Paris is still Paris
A little while ago, President Donald Trump told an audience that a friend, a long-time Francophile, had informed him that “Paris is no longer Paris.” The president left it up to his audience to figure out why Paris had ceased to be itself. (But the French have a phrase for dog-whistling too; sifflet à chien.) Last time I was there (on a 2016 ASA tour), I heard a woman on the street exclaim “Oh, la la;” and saw a fellow sitting on a park bench breaking chunks off a baguette; surely it doesn’t get more Parisian than that. So Paris, I think, is still Paris.
Of course cities change. My 1955 McGraw Hill guide to Paris tells me that the Pam-Pam Élysées served “Cannibal steaks” and was patronised by “many of the pretty girls” of the grand boulevard. Google maps tells me something very different now; the same address currently houses a franchise peddling exotic teas. At the same time, it’s still possible to stroll through the Passage Jouffroy and see a window filled, like a small forest, with curious canes and walking sticks, just as the surrealist author Louis Aragon described in his 1926 novel Le paysan de Paris. “We’ll always have Paris,” Humphrey Bogart declared in Casablanca; I suppose the real question is the challenge every traveller faces—will we’ll get the Paris we want?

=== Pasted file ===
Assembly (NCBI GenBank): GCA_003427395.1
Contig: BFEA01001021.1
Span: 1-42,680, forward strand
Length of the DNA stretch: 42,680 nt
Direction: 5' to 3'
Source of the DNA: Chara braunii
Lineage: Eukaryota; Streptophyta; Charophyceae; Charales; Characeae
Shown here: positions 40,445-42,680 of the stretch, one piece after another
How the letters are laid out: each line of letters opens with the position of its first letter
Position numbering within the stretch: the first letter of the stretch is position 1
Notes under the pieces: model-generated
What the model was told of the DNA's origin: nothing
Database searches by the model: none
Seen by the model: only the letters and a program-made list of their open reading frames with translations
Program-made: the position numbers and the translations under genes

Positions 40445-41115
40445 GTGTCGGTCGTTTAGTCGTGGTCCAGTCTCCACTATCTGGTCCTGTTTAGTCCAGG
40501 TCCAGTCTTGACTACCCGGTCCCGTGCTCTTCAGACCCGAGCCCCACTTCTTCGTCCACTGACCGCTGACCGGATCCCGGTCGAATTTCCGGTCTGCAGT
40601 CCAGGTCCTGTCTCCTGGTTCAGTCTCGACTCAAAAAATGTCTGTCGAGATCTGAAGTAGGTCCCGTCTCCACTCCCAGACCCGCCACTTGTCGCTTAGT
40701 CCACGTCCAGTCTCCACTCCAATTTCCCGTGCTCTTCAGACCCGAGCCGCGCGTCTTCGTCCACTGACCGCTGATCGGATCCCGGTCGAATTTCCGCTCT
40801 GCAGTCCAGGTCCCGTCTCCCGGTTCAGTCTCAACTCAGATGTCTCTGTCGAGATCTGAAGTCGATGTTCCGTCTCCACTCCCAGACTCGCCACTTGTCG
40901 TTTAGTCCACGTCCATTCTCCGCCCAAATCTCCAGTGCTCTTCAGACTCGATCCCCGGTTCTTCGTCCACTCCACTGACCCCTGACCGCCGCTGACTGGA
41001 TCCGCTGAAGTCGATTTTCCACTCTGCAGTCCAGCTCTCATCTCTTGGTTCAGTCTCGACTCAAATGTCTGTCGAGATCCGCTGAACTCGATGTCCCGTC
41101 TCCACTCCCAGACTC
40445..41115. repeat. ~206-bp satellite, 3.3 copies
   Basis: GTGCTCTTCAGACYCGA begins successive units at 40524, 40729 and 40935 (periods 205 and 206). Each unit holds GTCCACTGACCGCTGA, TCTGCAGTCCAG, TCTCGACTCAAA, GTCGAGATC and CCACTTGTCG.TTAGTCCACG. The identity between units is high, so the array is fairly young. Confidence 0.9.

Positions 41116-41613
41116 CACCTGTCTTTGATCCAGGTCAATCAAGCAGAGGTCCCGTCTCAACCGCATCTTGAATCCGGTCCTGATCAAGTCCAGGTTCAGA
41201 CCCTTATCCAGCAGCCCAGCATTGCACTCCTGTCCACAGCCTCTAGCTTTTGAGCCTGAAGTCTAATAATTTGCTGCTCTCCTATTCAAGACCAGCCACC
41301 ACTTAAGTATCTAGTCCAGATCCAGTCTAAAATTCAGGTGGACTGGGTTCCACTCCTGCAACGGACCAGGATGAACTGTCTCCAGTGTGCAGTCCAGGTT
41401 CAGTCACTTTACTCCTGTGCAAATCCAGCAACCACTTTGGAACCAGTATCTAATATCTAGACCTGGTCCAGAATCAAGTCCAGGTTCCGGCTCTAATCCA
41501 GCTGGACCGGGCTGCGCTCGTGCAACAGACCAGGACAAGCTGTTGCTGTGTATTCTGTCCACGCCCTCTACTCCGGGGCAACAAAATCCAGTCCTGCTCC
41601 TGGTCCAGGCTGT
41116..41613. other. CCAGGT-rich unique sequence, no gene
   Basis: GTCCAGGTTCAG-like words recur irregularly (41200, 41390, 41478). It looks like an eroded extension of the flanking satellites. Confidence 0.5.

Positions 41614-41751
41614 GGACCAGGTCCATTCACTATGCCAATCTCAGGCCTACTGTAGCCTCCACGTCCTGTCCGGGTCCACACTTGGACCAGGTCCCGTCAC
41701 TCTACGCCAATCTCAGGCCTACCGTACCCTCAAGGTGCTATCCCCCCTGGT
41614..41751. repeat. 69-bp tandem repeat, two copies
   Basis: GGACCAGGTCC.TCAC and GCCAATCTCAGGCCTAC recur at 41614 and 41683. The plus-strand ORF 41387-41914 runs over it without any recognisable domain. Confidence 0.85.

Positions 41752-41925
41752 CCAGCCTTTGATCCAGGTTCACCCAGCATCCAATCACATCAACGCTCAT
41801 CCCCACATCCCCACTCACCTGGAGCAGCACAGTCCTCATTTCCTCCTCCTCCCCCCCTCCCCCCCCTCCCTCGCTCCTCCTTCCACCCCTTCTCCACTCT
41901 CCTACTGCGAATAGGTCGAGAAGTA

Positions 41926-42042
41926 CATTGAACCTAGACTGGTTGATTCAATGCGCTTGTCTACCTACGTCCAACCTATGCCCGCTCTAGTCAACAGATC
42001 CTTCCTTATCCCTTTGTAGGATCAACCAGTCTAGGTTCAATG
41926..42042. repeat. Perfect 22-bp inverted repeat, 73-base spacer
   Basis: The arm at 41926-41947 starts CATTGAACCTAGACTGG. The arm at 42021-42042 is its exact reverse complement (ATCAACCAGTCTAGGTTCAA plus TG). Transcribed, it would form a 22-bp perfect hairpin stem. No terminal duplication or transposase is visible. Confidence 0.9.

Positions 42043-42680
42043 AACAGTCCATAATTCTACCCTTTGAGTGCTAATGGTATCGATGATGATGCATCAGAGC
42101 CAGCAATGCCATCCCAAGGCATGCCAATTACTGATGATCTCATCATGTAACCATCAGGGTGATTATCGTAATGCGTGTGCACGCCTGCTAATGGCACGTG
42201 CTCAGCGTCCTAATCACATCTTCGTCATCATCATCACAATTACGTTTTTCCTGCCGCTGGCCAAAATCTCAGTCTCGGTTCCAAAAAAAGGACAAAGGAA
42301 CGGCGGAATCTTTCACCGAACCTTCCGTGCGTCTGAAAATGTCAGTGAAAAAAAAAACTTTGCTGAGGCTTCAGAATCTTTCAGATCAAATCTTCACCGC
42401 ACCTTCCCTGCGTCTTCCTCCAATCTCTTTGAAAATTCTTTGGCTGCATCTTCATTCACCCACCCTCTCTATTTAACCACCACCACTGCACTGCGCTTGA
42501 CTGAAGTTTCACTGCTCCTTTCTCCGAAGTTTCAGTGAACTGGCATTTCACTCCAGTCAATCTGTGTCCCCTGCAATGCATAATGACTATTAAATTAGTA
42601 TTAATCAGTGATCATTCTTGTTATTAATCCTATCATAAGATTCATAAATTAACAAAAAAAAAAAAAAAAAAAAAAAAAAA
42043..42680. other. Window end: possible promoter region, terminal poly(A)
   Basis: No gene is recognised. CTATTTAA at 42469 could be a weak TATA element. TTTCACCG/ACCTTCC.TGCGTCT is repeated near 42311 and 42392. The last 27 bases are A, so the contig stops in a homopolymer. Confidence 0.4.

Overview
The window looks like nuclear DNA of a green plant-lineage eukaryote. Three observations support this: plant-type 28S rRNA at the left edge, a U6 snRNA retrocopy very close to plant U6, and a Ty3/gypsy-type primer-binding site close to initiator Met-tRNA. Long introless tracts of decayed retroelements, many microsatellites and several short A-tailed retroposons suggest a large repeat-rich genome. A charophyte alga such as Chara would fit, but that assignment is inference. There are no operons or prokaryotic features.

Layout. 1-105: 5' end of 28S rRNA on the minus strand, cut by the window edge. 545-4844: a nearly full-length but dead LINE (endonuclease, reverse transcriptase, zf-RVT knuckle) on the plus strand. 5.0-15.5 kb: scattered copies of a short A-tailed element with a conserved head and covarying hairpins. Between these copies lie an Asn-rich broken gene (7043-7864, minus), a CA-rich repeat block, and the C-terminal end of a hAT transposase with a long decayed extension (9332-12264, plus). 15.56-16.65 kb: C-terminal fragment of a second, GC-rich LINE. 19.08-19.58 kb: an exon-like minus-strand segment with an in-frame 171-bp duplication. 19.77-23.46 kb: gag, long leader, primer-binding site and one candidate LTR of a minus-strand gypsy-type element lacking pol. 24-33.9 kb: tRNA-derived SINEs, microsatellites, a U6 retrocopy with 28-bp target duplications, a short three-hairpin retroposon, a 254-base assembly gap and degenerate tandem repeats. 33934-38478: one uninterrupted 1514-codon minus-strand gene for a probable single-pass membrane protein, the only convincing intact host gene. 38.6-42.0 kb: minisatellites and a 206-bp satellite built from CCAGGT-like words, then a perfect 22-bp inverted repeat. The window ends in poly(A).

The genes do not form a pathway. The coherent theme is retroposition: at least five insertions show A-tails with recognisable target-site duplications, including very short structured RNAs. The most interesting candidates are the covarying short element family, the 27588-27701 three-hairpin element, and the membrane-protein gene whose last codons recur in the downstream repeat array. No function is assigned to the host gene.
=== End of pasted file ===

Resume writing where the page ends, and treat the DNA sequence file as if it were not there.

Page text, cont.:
Then again, there are historians who say that there never was a Paris; in her 2002 book Paris: Capital of the World, Patrice Higonnet declared Paris a city of myths. Very effective myths of course—Paris as the city of enlightenment, revolution, literature, art or gastronomy—but more a succession of stories about the primacy of the city than a set of cold, hard facts.
As one of our guides pointed out, there was only a handful of prisoners in the Bastille when the revolutionary mob stormed it on 14 July 1789, and most of them would have preferred to stay put. And a 2013 computerised modelling of revolutionary Paris has revealed the Bastille to be a modestly-sized structure, not the towering fortress of earlier paintings. The latter were “pure propaganda” according to the director of the Carnavalet Museum. “Quelle surprise,” as they say in Paris. The great cities, following Higonnet’s logic, are the ones most adept at telling their stories, most diligent in the tending of their myths and, paradoxically, most able to invoke nostalgia for a past never really experienced. We’ll always have Paris, suggests Higonnet, because we’ll always long for Paris.
By Prof. Chris McAuliffe